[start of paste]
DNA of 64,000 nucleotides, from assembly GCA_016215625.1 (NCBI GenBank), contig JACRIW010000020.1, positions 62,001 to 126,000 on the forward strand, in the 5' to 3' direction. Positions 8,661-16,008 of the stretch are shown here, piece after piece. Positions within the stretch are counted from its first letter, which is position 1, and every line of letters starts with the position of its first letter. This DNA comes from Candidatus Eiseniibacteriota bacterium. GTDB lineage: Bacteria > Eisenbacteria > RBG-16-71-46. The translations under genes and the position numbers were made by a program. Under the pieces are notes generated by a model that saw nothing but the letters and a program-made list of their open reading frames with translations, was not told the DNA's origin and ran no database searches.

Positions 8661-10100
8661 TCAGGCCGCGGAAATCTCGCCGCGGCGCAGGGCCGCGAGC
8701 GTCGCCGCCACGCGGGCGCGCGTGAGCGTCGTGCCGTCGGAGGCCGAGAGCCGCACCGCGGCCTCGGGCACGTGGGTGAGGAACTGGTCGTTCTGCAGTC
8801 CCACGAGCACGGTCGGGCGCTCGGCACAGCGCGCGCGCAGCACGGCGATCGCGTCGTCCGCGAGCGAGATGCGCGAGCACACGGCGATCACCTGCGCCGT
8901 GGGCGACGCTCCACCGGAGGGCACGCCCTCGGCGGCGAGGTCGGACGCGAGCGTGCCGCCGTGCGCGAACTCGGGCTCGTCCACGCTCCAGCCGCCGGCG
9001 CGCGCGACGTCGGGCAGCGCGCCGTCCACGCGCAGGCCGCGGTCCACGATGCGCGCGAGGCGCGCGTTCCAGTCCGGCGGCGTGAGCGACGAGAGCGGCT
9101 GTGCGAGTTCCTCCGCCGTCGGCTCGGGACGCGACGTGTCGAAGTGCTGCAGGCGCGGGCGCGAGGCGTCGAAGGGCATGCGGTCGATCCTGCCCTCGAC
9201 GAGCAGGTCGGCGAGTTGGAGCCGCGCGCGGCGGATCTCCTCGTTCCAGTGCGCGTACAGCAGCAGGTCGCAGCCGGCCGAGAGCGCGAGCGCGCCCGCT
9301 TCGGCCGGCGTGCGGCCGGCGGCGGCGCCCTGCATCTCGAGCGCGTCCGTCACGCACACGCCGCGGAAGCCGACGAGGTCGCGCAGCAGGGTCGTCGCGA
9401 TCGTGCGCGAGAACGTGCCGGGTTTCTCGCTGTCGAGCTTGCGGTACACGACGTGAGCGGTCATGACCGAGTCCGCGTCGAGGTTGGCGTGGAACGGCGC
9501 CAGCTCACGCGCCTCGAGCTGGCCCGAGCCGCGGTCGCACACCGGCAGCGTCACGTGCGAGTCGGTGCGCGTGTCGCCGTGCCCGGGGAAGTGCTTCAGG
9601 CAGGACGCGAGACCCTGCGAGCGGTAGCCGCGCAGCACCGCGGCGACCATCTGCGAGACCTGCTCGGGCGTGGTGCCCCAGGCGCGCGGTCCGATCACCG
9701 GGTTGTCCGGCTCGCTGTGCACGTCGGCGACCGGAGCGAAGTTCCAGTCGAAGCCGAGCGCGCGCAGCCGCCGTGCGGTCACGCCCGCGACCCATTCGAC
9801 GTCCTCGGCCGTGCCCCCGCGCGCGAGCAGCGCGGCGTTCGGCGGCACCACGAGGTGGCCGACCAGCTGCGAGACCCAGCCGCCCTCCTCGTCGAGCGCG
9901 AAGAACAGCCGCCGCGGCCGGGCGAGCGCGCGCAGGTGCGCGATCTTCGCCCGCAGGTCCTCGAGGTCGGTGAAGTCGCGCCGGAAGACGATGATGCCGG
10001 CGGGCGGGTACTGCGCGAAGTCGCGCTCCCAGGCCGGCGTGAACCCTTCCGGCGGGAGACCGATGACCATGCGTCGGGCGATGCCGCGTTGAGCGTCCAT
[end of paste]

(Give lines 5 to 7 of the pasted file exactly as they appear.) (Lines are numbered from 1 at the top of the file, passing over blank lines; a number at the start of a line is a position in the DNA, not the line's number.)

8801 CCACGAGCACGGTCGGGCGCTCGGCACAGCGCGCGCGCAGCACGGCGATCGCGTCGTCCGCGAGCGAGATGCGCGAGCACACGGCGATCACCTGCGCCGT
8901 GGGCGACGCTCCACCGGAGGGCACGCCCTCGGCGGCGAGGTCGGACGCGAGCGTGCCGCCGTGCGCGAACTCGGGCTCGTCCACGCTCCAGCCGCCGGCG
9001 CGCGCGACGTCGGGCAGCGCGCCGTCCACGCGCAGGCCGCGGTCCACGATGCGCGCGAGGCGCGCGTTCCAGTCCGGCGGCGTGAGCGACGAGAGCGGCT